Chimney Top Extensions to Improve Draft & Chimney Performance
CHIMNEY HEIGHT EXTENSIONS - CONTENTS: Chimney top extensions, purposes - rooftop inspection. How to fix a chimney that is too short or that does not extend far enough above the rooftop
POST a QUESTION or READ FAQs about extensions to chimney height at the rooftop: how do we correct a chimney that is too short? What sorts of chimney top extensions are proper and what others are improper or even unsafe?
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When, why & how to extend the height of a chimney:
This article describes methods of extending the height of a chimney above a rooftop to improve chimney draft and performance and also to improve fire safety. Our page top photo shows a too-short metal chimney serving an oil fired heating boiler.
This website provides detailed suggestions describing how to perform a thorough visual inspection of chimneys for safety and other defects. Chimney inspection methods and chimney repair methods are also discussed.
Chimney Extensions for Improving Chimney Draft
A chimney that is too short is unsafe, risking a building fire from sparks or heat, and it often is also a source of poor venting, resulting in bad draft, heating equipment malfunction and even unreliable or unsafe building heating.
[Click to enlarge any image]
Often the repair for a too-short chimney or flue, whether masonry or metal, is simply to extend the chimney to the proper height above the building rooftop.
But chimney height extensions must be properly designed, connected, or installed, or the result can be leaks into the structure or an ineffective chimney height extension that doesn't work or worse, is unsafe. Here we illustrate improper and unsafe chimney height extensions.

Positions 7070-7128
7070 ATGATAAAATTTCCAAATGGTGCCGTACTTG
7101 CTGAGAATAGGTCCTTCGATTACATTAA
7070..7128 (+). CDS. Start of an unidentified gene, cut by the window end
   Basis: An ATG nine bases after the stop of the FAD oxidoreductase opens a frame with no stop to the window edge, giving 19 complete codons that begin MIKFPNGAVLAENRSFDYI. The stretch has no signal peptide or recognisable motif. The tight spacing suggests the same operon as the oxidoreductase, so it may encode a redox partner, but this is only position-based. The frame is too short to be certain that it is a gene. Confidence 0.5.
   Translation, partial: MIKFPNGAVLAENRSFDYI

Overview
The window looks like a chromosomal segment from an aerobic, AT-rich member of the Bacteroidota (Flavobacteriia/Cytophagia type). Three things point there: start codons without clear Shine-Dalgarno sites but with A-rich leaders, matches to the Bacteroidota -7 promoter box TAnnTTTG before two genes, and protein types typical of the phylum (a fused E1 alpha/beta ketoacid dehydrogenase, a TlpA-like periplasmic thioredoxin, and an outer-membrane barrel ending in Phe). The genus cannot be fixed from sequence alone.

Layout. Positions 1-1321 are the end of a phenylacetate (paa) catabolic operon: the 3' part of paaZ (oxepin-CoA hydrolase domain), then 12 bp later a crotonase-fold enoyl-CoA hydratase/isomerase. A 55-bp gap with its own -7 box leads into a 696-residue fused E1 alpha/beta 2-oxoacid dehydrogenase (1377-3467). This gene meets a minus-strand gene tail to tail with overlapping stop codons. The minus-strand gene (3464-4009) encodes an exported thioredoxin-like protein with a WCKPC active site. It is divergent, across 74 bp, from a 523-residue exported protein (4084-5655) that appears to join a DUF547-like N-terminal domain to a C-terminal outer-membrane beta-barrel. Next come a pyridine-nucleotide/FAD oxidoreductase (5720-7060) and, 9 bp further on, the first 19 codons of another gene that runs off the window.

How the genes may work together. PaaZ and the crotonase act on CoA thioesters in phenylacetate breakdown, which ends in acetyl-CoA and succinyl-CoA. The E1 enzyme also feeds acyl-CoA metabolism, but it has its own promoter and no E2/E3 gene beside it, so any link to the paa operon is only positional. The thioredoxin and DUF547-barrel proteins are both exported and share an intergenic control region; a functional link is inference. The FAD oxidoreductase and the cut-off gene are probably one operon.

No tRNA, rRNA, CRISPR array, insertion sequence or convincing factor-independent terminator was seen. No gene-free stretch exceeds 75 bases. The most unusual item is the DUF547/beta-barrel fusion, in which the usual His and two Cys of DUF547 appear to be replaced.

A chimney extension may be added, often combined with a rain cap that makes sure the chimney faces away from the direction of incoming wind, in order to improve chimney performance.
Here is an odd case of a chimney rain capOn a metal flue sent through a single-brick wythe old unlined chimney which has no crown at its top. This is not a properly installed chimney extension nor a reliable chimney relining job.
Water continues to run down this flue in wet weather, and we're not going to have a very confident opinion about the safety of that old metal flue either as it's not stainless steel and is likely to be rust-damaged.
Also, unless we can see into this chimney, we don't know if the rusty, questionable metal flue extends fully down through the building.
Sometimes the metal "flue liner" you see projecting up out of a masonry chimney is a little shortcut: a metal flue extender may have been installed just at the chimney top.
Is this a safe "chimney extension or chimney relining job"?
When a masonry flue has been damaged and is unsafe, a chimney sweep or repair
company may propose chimney re-lining to improve the chimney's safety and performance.
outside we're not sure what we're going to find at this property. Is this an attempt to
"re-line" a bad chimney flue or was it an attempt to vent some other heating appliance up and